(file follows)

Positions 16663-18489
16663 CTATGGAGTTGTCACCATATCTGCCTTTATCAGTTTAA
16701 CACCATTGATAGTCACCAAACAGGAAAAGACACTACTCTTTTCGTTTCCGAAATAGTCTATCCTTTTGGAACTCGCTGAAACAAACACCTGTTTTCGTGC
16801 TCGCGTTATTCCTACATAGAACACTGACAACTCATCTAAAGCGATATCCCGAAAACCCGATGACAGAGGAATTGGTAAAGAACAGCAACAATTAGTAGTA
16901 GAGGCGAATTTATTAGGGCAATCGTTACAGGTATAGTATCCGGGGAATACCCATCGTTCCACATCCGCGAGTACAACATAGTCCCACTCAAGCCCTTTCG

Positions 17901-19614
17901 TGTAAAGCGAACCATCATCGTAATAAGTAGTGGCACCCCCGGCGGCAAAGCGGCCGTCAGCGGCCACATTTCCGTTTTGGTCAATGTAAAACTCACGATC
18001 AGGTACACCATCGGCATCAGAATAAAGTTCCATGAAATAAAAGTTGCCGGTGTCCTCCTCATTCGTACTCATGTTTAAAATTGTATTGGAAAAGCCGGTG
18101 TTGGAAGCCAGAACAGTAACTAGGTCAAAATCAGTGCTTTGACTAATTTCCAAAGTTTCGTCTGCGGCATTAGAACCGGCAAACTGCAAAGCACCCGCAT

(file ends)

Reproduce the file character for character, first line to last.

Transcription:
Positions 16663-18489
16663 CTATGGAGTTGTCACCATATCTGCCTTTATCAGTTTAA
16701 CACCATTGATAGTCACCAAACAGGAAAAGACACTACTCTTTTCGTTTCCGAAATAGTCTATCCTTTTGGAACTCGCTGAAACAAACACCTGTTTTCGTGC
16801 TCGCGTTATTCCTACATAGAACACTGACAACTCATCTAAAGCGATATCCCGAAAACCCGATGACAGAGGAATTGGTAAAGAACAGCAACAATTAGTAGTA
16901 GAGGCGAATTTATTAGGGCAATCGTTACAGGTATAGTATCCGGGGAATACCCATCGTTCCACATCCGCGAGTACAACATAGTCCCACTCAAGCCCTTTCG

Positions 17901-19614
17901 TGTAAAGCGAACCATCATCGTAATAAGTAGTGGCACCCCCGGCGGCAAAGCGGCCGTCAGCGGCCACATTTCCGTTTTGGTCAATGTAAAACTCACGATC
18001 AGGTACACCATCGGCATCAGAATAAAGTTCCATGAAATAAAAGTTGCCGGTGTCCTCCTCATTCGTACTCATGTTTAAAATTGTATTGGAAAAGCCGGTG
18101 TTGGAAGCCAGAACAGTAACTAGGTCAAAATCAGTGCTTTGACTAATTTCCAAAGTTTCGTCTGCGGCATTAGAACCGGCAAACTGCAAAGCACCCGCAT